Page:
Pic: © Sean1552
An alert aviation buff called Sean in Wellington, New Zealand, spotted some interesting activity back in October near his workplace. Writing on the Wings over New Zealand forum, he reported: “The rumors that five Lancaster’s were / are stored next to where I work have now proven to be true, as over the last few days I have seen three truckloads of Lancaster parts being put back into storage. These included wings, and engines and other big parts. The trucks were uncovered, so they were not trying to hide anything. Have no idea where they came from but I am guessing Masterton, as that was where there were seen last. Not sure if this means they are going back into storage as there is no further need for them (no film), or they may have finished some filming…. hopefully someone here might know. I know Peter Jackson stores a lot of his stuff here as we are always seeing his WW1 tanks and buses etc being moved in or out usually in the weeks up to ANZAC day.”
A few days later, Sean saw another shipment in transit, and took a series of photographs, one of which is shown above. The fact that one segment of fuselage displayed the code letters AJ-G is of course confirmation that the models were made for the Dambusters film remake. However, as Sean points out, there has been no clue from the notoriously secretive Wingut Films as to when the remake will go ahead.
Sources do continue to suggest that Peter Jackson remains personally committed to the project. This was confirmed in the interview given by Jackson in Oxford in the summer, which appears to have been reported only in the hitherto obscure medium of the website of Exeter College, whose ex-students include JRR Tolkien.
Asked what projects he might want to pursue next, Jackson stated he was in “no rush” to recommence filming. Nor indeed, to return to Hollywood.
“At the moment . . . a lot of the films there are not the sort of films I particularly enjoy. So what Fran and I are probably going to do is make some smaller movies, make some New Zealand movies.
“I’ve got The Dam Busters too: I’ve been working on a script with Stephen Fry over the last few years on and off. But whatever we do over the next few years, it will be quite a lot smaller.”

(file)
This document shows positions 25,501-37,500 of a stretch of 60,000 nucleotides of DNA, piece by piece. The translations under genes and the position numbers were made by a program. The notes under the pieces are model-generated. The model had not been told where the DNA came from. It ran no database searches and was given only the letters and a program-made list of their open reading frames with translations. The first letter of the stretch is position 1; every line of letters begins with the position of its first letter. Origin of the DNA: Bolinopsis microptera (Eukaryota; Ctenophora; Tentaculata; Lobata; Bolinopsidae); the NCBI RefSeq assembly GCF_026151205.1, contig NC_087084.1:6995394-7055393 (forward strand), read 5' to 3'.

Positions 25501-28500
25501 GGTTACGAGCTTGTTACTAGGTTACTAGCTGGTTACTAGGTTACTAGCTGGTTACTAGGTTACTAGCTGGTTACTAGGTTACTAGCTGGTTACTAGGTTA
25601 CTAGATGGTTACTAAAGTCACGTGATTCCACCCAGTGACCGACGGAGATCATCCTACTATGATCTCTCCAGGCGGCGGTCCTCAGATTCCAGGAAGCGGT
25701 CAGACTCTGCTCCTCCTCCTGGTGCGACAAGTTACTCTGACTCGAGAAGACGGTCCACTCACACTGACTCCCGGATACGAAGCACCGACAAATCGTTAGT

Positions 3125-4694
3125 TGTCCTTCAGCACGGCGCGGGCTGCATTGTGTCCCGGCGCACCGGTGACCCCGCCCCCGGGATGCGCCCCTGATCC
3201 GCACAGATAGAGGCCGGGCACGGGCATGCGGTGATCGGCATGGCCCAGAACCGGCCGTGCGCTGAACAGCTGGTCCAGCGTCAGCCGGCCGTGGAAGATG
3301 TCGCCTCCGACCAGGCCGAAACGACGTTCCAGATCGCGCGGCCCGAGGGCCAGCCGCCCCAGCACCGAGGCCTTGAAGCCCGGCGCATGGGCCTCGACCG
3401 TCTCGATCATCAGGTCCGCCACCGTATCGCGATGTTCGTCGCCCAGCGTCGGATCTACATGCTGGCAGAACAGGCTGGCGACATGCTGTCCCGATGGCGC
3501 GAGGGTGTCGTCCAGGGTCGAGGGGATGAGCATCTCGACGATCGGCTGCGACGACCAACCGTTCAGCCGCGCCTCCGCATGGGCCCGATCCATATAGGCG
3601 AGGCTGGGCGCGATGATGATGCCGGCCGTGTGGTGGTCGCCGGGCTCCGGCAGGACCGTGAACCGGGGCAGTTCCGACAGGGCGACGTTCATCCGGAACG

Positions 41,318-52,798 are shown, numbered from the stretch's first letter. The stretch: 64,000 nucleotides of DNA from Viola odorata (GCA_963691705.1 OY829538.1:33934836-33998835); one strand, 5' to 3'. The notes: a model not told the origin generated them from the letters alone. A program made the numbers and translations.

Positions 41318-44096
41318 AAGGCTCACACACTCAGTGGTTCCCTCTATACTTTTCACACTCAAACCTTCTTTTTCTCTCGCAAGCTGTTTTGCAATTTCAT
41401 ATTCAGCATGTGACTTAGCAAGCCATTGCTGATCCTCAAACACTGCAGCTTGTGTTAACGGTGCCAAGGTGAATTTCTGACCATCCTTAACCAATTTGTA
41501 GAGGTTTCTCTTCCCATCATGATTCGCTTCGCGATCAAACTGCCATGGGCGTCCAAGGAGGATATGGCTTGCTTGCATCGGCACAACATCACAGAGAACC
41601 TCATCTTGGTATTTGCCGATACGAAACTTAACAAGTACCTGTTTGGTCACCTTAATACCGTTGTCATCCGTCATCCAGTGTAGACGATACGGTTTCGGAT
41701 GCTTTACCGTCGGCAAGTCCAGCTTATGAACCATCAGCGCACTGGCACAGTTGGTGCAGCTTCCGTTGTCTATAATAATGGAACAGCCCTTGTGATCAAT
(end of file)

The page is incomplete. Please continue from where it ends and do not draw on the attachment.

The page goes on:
So there we have it. A small Christmas bonus for Dambusters fanatics.
If you want another treat, then scroll backwards in the Wings Over New Zealand posting mentioned above, and find some great pictures from the New Zealand premiere of the 1955 film:
The number of actors left who played parts in the original 1955 film The Dam Busters has been sadly diminished over the last few years with the deaths of Richard Todd, George Baker and Richard Thorp. To this list must now sadly be added Bill Kerr, the Australian actor who played Mick Martin, who died on 28 August.
Like the rest of the cast, one of the reasons he was chosen was because of his strong resemblance to the character he would play. The director Michael Anderson said on first meeting him at a casting session at Elstree, “Gentlemen, Micky Martin has just entered the room.” Despite this, the role required him to spend 90 minutes in make up each day, having a wig, moustache and chucks behind his ears fitted, so that they stuck out more prominently.
Being a genuine Aussie allowed him to critique the accents which some of the other actors had to put on – notably the rather posh Englishman Nigel Stock as “Spam” Spafford (“Get a move on skipper, or you’ll miss the bus!”).
Like Stock and Richard Todd, Kerr had actually served in the army during the war, so donning uniform again held no difficulties. He was also one of the better known of the younger actors who took part: he had already played a flyer in the film Appointment in London, and by the time The Dam Busters was released was a regular on the radio comedy show Hancock’s Half Hour.
He returned to Australia in 1979 and played many roles on the stage, and in TV and film. He died, apparently, while watching an episode of one of his favourite TV comedies, Seinfeld.
Obituaries of Bill Kerr in The Guardian and Daily Telegraph.
Sources used: John Ramsden, The Dam Busters, Tauris 2003
Thanks to Alex Bateman, I’m now able to list the mother of four of the Dams Raid aircrew who attended the Premiere of The Dam Busters and were presented to Princess Margaret. They appear in the Pathé News report of the occasion.
The mothers are: top left, Mrs Florence Hatton, mother of Bill Hatton; top right, Mrs Nellie Knight, mother of Les Knight; bottom left, Mrs Dorcas Roberts, mother of Charlie Roberts; bottom right, Mrs Elizabeth Nicholson, mother of Vivian Nicholson.
Pic: Greg Pigeon
Greg Pigeon, son of Percy, has kindly sent me some material from his late father’s collection. It includes this interesting press cutting from an unnamed Canadian newspaper, undated but obviously published in May 1955.